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Emergency in obese patients: a reply to SOBA UK

This article has been updated

Abstract

Emergency settings in obese people require tailored multidisciplinary protocols and pathways to manage these complex patients. For this reason, we would like to foresee a proficient cooperation with the UK Society for Obesity and Bariatric Anaesthesia (SOBA) and other societies: obesity is a worldwide problem, and an international and multidisciplinary cooperation is desirable, if not needed. As demonstrated for bariatric surgery, a standardizing anesthesiologic and critical approach and an experienced multidisciplinary staff, trained and equipped to manage obese patients, are related to better outcomes. Similarly, as recently pointed out for airway management safety, we believe that the presence of an obese lead should be a desirable goal to reach in the next future, especially when thinking of emergency situations and the need for resuscitation of obese patients. A worldwide problem calls for worldwide cooperation.

Editor,

We read with interest and really appreciated the comments by Dr Mckechnie and colleagues [1] on our recent review [2]. We believe that the most important issue raised by our colleagues’ letter is the ubiquitous attention to obesity, and its implications for perioperative and emergency care. We would like to develop collaborative working between the UK Society for Obesity and Bariatric Anaesthesia (SOBA) and other societies: obesity is a worldwide problem, and an international and multidisciplinary cooperation is desirable, if not needed.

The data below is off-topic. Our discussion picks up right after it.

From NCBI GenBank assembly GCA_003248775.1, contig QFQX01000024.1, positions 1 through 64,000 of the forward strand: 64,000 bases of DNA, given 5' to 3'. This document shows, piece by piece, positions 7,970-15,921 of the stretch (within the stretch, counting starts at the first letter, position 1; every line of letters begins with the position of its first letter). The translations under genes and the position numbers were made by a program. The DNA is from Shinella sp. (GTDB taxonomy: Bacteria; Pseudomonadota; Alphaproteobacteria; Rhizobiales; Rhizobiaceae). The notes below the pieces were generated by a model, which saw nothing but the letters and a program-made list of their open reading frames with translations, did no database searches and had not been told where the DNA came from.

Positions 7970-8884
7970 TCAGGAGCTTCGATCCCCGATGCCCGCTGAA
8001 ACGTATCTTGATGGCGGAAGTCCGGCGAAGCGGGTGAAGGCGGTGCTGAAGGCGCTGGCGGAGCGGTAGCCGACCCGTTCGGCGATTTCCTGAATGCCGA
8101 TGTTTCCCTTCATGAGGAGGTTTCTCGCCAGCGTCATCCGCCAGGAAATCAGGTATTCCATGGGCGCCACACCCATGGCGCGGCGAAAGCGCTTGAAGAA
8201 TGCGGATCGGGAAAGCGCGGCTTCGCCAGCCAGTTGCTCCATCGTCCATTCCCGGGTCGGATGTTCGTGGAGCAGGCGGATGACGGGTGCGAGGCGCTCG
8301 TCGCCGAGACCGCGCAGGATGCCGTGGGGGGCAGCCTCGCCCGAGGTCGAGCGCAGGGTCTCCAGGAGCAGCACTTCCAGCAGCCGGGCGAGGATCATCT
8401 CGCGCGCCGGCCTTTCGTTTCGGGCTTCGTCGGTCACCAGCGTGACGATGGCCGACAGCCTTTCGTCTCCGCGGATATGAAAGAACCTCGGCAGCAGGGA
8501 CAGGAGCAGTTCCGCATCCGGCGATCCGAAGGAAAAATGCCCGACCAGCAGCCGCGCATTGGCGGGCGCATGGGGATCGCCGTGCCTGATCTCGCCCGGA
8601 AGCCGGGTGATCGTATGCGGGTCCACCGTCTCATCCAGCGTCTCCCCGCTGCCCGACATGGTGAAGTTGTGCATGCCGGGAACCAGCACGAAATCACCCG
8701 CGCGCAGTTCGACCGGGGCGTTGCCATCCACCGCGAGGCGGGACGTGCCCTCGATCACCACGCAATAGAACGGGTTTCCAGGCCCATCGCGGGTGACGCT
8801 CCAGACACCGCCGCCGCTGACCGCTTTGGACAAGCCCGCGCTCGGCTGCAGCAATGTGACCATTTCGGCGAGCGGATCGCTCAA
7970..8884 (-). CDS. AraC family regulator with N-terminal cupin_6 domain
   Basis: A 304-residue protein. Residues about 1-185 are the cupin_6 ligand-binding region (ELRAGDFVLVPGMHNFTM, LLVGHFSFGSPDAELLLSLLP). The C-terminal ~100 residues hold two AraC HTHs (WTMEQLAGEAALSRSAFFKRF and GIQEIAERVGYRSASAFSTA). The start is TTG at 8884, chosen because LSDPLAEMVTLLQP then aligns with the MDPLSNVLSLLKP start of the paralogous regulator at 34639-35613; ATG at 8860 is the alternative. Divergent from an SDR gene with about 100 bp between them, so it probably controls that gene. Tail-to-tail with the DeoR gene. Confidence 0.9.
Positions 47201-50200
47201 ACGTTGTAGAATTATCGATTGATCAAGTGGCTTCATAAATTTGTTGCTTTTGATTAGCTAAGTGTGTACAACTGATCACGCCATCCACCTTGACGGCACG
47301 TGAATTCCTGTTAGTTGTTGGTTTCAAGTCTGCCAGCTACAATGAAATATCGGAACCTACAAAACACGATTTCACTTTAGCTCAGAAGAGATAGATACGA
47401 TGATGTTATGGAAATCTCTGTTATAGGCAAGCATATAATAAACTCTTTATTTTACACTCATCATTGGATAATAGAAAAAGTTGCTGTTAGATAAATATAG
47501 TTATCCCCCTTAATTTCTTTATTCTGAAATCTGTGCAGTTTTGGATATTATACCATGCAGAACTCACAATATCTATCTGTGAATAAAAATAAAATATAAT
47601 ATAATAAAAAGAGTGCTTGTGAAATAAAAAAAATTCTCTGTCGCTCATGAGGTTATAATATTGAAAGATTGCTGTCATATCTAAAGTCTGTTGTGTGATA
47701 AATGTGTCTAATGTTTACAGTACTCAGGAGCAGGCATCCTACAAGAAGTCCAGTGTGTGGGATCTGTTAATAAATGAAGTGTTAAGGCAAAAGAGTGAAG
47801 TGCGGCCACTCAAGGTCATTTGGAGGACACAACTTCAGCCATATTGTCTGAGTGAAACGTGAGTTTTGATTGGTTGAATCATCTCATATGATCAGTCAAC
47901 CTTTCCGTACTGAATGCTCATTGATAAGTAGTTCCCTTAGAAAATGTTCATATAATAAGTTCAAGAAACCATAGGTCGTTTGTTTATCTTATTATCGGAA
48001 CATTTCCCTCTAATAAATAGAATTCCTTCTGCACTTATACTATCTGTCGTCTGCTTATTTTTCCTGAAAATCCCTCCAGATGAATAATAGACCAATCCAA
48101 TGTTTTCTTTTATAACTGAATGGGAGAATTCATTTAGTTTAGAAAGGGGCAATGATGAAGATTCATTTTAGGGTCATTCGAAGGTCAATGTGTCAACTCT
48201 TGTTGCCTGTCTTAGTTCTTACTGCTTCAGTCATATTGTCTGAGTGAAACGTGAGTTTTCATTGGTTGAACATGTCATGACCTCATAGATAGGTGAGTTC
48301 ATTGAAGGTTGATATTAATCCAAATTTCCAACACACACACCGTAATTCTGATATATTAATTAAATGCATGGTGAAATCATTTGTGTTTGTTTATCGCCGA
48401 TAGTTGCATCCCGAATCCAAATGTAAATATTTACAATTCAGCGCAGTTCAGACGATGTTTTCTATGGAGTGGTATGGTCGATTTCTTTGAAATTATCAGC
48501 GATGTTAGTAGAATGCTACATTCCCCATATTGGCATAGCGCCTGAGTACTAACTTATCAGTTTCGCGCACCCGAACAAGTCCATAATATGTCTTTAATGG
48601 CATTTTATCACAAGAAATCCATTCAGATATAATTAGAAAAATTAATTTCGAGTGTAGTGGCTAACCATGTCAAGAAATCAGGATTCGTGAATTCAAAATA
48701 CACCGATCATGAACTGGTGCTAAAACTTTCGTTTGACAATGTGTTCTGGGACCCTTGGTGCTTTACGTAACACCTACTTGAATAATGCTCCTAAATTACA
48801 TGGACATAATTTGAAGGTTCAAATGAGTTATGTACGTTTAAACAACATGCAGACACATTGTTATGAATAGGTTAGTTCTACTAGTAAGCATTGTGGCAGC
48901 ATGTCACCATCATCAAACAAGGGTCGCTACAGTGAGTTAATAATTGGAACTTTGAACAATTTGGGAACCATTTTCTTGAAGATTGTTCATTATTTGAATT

Tailored multidisciplinary protocols and pathways to manage these complex patients are required. We believe that dedicated teams should be adequately trained for both technical and non-technical skills for emergency and perioperative management of this heavily frail population, including resuscitation, advanced procedures, and transport. Education, training, simulation and organization are the only tools we believe appropriate to face the challenge of “Globesity”, a pandemic without vaccine. Not by chance, the interest of the Italian Society of Anesthesia, Analgesia, Resuscitation and Intensive Care (SIAARTI) regarding patients with obesity has widely increased in the recent years, leading us to publish consensus, good clinical practices, and itinerant training programs among clinicians [3, 4].

As demonstrated for bariatric surgery, standardizing the anaesthetic and critical care approach, alongside an experienced multidisciplinary staff, trained and equipped to manage patients with obesity, is related to better outcomes [5, 6]. Similarly, as recently pointed out for airway management safety [7], we believe that the presence of a lead for obesity, aiming to ensure indications and supply of dedicated obesity equipment, diffusion of knowledge including implementation of practice guidelines, organizational and educational programs, should be a desirable goal to reach in the near future. This is especially important when thinking of emergency situations and the need for resuscitation of patients with obesity [8].